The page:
Corn growing - mid C16th to C18th
The grain most often recorded in the inventories was ‘corn’ but it is difficult to know which grain this actually was. It was described as ‘brush corn’ (1694), ‘fallow corn’ (1694), ‘hard corn’ and ‘malt corn’. In the 16th century 83% of the inventories studied list corn. In the case of malt corn it was probably barley, although corn is generally thought of as wheat. Richard Wylde of the Ford (1585) had ‘hard corn’ and barley worth £24. It is suggested that hard corn was mixed wheat and rye. Walter Saunders had 5 acres of lent corn ‘upon the ground’ in April 1564, worth £2 (8s. per acre). Corn growing in February 1575 was worth 6s.8d. per acre and the price had increased to 13s.4d. per acre in December 1593 (based on inventories for Richard Crompe and John Richards respectively). In the 17th century the number of inventories listing corn fell to 23.5%.
Rye appears on 16% and barley on 11% of the inventories made between 1550 and 1600. Rye grows on poorer soils, as does barley, which would suggest that some of the corn listed in the inventories was in fact, barley. Barley could be used to make bread as well as malt for brewing but also as winter feed for stock. In March 1720 Grace Selvester had 5 acres of barley described as ‘fallow barley’ and valued at £1 per acre.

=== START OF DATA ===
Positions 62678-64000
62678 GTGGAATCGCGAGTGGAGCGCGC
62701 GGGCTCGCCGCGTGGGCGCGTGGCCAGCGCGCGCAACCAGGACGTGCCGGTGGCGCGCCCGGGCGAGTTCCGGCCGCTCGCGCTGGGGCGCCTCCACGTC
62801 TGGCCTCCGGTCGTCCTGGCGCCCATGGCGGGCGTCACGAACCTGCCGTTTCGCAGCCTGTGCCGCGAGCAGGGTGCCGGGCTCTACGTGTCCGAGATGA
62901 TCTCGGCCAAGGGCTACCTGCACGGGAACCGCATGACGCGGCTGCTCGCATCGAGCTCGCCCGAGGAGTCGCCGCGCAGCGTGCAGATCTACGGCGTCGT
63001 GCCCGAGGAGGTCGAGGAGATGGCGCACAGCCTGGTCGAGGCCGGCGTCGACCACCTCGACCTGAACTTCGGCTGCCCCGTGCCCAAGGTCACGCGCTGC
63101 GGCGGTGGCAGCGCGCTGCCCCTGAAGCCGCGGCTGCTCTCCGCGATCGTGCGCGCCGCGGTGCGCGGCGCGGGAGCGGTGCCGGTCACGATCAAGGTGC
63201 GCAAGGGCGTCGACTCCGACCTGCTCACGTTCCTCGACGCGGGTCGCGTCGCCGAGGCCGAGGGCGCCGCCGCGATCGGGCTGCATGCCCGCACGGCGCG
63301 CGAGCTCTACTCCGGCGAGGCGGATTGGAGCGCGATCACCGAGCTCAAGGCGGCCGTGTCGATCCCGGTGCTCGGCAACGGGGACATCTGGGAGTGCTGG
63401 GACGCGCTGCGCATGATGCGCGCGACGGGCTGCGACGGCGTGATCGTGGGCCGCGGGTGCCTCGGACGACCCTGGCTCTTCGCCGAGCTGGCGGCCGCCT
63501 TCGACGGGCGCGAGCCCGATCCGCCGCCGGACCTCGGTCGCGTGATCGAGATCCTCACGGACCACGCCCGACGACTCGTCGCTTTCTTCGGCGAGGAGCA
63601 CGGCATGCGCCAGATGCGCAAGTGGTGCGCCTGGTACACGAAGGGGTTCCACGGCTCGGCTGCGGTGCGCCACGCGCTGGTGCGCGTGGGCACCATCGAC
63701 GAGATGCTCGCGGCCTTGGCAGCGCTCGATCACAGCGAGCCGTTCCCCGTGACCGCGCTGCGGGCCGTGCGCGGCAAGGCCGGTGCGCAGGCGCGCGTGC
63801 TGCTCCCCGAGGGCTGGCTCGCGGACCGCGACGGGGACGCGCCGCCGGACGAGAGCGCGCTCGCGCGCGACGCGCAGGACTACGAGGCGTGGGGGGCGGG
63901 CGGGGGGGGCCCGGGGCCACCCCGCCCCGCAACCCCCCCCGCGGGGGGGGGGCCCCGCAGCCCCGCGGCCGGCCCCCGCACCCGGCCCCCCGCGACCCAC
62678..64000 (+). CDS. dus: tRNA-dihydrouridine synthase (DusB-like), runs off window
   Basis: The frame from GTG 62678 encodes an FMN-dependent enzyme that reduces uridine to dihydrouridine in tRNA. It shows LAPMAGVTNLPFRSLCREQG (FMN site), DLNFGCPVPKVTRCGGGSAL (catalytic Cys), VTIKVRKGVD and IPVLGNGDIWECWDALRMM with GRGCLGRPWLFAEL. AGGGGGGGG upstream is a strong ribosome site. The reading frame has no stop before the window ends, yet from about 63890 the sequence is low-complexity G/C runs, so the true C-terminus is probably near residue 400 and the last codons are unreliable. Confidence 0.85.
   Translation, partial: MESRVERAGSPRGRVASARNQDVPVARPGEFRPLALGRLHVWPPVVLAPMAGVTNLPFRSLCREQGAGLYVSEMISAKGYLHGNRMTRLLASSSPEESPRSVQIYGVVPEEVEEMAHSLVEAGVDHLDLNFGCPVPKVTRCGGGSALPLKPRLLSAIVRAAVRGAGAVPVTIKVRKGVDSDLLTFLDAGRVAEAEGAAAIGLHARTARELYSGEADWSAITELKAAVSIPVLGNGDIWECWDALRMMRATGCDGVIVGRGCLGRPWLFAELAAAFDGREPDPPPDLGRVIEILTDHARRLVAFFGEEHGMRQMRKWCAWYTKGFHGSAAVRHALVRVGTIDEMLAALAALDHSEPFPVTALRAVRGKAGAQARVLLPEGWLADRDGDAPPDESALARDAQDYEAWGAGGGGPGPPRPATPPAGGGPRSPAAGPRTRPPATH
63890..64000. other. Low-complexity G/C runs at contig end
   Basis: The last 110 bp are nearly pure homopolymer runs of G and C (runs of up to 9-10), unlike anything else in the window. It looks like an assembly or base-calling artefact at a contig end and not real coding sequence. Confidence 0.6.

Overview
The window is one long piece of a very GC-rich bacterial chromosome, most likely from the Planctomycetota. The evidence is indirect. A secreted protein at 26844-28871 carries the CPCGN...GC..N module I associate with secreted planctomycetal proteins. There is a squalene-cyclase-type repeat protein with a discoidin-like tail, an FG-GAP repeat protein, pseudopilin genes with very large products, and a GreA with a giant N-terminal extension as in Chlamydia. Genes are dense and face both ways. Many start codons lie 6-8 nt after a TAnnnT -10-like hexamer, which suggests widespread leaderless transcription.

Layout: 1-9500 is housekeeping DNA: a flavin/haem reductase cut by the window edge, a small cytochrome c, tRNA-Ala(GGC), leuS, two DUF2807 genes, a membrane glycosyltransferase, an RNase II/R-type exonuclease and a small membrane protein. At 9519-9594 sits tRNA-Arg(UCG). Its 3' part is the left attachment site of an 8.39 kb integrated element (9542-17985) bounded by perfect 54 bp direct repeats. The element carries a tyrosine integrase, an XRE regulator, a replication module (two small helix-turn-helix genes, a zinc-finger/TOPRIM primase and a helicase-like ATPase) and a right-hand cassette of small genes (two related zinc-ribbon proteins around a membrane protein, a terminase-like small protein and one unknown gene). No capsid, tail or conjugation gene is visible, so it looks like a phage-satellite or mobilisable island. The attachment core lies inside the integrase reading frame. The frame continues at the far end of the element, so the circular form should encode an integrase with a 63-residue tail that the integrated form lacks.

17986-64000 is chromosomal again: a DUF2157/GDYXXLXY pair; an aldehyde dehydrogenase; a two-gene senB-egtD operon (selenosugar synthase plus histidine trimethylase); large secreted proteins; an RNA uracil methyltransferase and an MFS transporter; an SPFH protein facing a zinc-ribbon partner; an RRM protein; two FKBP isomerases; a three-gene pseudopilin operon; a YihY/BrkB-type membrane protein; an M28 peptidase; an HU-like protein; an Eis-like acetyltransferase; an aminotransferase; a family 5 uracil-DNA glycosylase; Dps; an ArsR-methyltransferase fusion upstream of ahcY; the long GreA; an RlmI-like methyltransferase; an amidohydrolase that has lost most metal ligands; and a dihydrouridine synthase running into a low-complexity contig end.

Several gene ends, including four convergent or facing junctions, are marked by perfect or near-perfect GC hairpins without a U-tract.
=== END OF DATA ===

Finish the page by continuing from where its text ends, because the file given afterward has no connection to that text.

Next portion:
Wheat and oats both appear on 14% of the inventories in the 16th century. Wheat was used to make a superior bread and biscuits, and was much preferred to rye bread. In the last half of the 16th century three farmers grew ‘muncorn’, which was a mixture of grain, usually wheat and rye, grown together. The percentage of farmers growing this mixed grain remained the same at the end of the 17th century, but in the 18th century there is no mention of muncorn in any of the inventories studied.
By the 1600s, in Worcestershire as elsewhere, there was a change in the pattern of crops being grown, with wheat being sown alongside rye as a winter crop, and oats and pulses being grown in the spring. By the middle of the 17th century there was very little rye being grown in Dodderhill (4% rye, 6% wheat) although it continued to be grown in preference to wheat on the much lighter soils of Chaddesley Corbett and Bromsgrove (13% rye, 3% wheat). Rye was grown as a crop in Bewdley until 1741, but in Dodderhill it is only recorded once between 1650 and 1725, when Humphrey Tomes of Pipers Hill left 2 bushels of rye. This was worth 2s.6d. a bushel compared with wheat at 3s. and oats at 1s.6d. a bushel. Rye and oats were, therefore, grown by only half the number of farmers that grew them in the previous century, which suggests that the soil had improved dramatically as the century continued.
Next page – Agriculture – Soil Fertility